caption="Ed and Ching Gerlock married in 1981."]
The 74-year-old joined the priesthood to initially get an education. It was also a vocation that allowed him to travel overseas.
He spent many years working with the country’s poor and farmers, learning about a life outside the seminary.
It was during this time he met a beautiful Filipino social researcher called Ching. There was an instant attraction, but it was also forbidden. Their friendship grew and so did their love. It took 13 years before Ed would break his vows to the Church and leave the priesthood.
“This lady and I became close friends”, remembers Gerlock. “When I was working in Parish I was thinking to myself… I don’t want to do this for the rest of my life. I genuinely love this lady… in a sense she saved my life”.
They married on May 31, 1981 at a home for leprosy patients in Hawaii. Ching says it was one of the happiest days of her life. Two years later she gave birth to a baby girl they named Alay – which means “a gift”.
Ching says her husband has never turned his back on the church. In fact he still works for those less fortunate and down trodden… caring for the elderly who have no assistance and providing them with services.
She says he may not be able to give mass or wear the cloth of the church, but everywhere they go people still call him Father because of the charitable work he still does.
Their daughter Alay is a guidance counselor. She’s very close to her father and defends his actions 28 years ago. “Most people would say your father took a vow and broke the the vow. But he’s a person, he made a choice and I can’t refute his choice or I wouldn’t be here”.
Gerlock is very progressive and liberal in his views when he talks about the Church and the scandals it’s currently facing. He believes that marriage would be beneficial for priests and that the clergy should at least be given the option of having a marital life.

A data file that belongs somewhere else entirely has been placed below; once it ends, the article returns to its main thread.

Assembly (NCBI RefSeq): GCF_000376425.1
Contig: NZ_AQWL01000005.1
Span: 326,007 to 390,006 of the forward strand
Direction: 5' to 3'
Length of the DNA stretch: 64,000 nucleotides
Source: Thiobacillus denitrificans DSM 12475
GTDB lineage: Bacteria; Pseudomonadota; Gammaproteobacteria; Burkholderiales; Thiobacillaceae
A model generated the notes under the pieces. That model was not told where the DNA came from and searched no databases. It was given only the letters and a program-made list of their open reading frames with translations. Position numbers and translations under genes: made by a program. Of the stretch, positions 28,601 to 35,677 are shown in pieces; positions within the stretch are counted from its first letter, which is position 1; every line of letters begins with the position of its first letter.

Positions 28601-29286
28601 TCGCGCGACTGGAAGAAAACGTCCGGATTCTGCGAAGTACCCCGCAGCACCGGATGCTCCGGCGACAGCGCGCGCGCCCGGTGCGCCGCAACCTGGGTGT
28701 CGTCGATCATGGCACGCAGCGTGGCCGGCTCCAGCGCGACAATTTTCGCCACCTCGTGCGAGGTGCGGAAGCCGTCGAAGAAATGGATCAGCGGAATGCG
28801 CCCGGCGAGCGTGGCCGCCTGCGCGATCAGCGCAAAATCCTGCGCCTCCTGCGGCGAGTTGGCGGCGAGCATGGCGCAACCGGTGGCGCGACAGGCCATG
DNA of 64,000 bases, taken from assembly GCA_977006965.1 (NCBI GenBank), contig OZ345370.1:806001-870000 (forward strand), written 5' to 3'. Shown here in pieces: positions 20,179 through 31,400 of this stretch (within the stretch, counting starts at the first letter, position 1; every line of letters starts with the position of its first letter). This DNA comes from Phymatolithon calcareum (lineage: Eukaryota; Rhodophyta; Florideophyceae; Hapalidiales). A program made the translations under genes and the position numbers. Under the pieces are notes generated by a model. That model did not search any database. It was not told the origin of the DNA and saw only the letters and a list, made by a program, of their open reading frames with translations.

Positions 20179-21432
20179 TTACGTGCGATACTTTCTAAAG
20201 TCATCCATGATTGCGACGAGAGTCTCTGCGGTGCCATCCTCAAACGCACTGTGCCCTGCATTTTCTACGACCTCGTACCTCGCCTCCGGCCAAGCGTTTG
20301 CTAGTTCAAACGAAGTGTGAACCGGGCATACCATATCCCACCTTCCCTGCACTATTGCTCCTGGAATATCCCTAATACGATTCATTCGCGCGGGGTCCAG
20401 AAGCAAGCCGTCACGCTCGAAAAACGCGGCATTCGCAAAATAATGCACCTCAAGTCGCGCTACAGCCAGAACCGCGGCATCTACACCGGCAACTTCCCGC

“When I go to Church and listen to priests talk about reproductive health, marriage and children, I think… what does he know? There are some things in marriage that you would find difficult to talk about and here’s this guy, standing there blandly talking about something he knows nothing about”.
Gerlock doesn’t only believe priests should be married. He also supports gay and women priests; something he knows won’t be happening in the Catholic Church anytime soon. Regardless, he believes reform is essential, if the Church is to repair its battered image.
“It’s going to be a very painful transition I’m afraid”, he admits. “I mean because people are so hard line within the Church. You have to go backwards and say how did this happen – like all the cases of sex abuse that are now coming out. How can we prevent this from ever happening again and what’s our obligation to these children … all those questions are not being address.”
Copenhagen, Denmark - They came. They talked ... long into the night.
[cnn-photo-caption image=http://i2.cdn.turner.com/cnn/2009/images/12/20/art.activists.afp.gi.jpg caption="Activists deliver their verdict on the climate change summit in Copenhagen."]
But in the end global leaders left the Danish capital practically empty handed.